Keefe is a talented investigative journalist – that is not in doubt. At times I wish he’s choose different words in his writing – sometimes it feels a little like that episode of Friends where Joey uses a thesaurus to try to make his letter to the adoption agency sound fancy. But that’s a choice Keefe makes as a writer, and it only sometimes pulled me out of the essays.

I don’t think anything in particular is gained from listening to this as opposed to reading it, but I do think each essay should be consumed all in one go.

Recommend to a Friend / Keep / Donate it / Toss it:
Donate it (if I could – it’s an audio book)

Saturday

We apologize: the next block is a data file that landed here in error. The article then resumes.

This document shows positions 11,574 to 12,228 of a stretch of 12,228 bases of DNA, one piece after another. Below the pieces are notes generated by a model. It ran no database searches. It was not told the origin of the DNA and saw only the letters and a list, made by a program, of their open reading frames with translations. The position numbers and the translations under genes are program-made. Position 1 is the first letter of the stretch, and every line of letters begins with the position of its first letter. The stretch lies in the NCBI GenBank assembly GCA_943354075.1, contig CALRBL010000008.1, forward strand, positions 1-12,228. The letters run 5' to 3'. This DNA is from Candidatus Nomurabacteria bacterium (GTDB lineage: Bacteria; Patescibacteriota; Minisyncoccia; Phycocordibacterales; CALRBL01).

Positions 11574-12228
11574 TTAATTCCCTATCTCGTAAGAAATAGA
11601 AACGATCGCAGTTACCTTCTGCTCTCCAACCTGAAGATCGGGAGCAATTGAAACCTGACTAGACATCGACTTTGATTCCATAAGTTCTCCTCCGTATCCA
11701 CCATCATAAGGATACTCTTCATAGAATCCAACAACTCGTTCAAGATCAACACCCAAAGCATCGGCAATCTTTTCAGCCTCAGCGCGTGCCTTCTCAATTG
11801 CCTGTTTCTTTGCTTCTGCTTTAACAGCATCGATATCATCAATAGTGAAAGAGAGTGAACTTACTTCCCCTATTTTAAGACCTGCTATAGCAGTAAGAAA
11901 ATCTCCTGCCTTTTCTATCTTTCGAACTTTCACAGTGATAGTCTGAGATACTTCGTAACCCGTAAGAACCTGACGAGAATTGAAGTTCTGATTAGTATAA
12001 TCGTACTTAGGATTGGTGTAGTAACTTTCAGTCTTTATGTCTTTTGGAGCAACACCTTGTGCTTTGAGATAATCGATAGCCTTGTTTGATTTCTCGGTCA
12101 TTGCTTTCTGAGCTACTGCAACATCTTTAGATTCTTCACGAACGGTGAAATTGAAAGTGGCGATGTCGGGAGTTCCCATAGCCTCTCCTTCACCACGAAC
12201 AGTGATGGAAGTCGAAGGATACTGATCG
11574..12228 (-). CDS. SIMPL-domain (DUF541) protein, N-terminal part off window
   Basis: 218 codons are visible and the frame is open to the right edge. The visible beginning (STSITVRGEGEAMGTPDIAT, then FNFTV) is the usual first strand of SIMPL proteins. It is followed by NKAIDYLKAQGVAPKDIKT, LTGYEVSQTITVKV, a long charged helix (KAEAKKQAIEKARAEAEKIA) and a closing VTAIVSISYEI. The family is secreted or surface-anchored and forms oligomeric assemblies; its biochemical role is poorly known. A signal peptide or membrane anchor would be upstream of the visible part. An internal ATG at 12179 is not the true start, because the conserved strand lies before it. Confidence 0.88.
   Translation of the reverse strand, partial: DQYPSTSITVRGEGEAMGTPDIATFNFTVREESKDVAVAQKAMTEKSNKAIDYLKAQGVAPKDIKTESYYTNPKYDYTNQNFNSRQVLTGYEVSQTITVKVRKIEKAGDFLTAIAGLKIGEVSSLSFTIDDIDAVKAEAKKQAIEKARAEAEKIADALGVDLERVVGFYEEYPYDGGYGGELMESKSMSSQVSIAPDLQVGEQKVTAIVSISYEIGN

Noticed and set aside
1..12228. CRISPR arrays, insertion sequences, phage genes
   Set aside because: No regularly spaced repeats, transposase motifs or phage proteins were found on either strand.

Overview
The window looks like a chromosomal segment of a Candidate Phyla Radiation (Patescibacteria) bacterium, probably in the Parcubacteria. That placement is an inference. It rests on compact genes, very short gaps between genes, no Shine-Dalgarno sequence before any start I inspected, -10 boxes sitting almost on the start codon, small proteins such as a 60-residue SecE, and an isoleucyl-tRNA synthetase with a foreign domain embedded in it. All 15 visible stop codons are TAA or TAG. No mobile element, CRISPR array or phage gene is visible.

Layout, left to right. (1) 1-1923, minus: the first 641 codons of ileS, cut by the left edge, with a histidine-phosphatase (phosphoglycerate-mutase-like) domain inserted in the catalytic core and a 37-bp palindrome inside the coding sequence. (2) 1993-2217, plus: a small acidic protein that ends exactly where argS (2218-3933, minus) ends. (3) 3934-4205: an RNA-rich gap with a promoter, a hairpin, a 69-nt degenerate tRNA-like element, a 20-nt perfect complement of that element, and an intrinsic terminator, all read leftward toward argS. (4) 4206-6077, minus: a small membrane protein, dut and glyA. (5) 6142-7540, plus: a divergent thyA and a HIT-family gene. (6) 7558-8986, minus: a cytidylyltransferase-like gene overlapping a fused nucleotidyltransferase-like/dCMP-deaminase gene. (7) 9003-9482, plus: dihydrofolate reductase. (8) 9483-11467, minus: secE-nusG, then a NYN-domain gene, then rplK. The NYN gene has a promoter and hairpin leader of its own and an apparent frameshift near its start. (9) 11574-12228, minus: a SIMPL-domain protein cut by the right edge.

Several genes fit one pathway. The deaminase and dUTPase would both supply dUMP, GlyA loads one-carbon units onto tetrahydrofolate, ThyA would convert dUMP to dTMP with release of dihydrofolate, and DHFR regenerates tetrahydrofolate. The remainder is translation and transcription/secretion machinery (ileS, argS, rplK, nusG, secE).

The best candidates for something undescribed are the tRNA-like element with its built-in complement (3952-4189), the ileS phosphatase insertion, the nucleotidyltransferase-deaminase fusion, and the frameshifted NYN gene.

30

July 2022

0

COMMENTS

This Book Will Make You Kinder by Henry James Garrett

Written by , Posted in Reviews

Five Stars

Best for:
All of humanity (but mostly the privileged folks).

In a nutshell:
Philosopher Garrett makes his case for the reasons we should be kind, and the ways people falter at it.

Worth quoting:
“The problem is not that oppressed people don’t empathize enough with their oppressors; the problem is that privileged folk don’t empathize enough with the oppressed.”

“Our beliefs about the inevitability of certain forms of suffering are intimately connected with our beliefs about what type of world is possible.”

“If you believe rules are the source of your duty to be kind and abstain from cruelty, you will be kind only to the extent that the rules demand.”

“Many people, for instance, mistake those rules of property and ownership upon which our capitalist system is built for moral rules, and they limit their empathy for that reason.”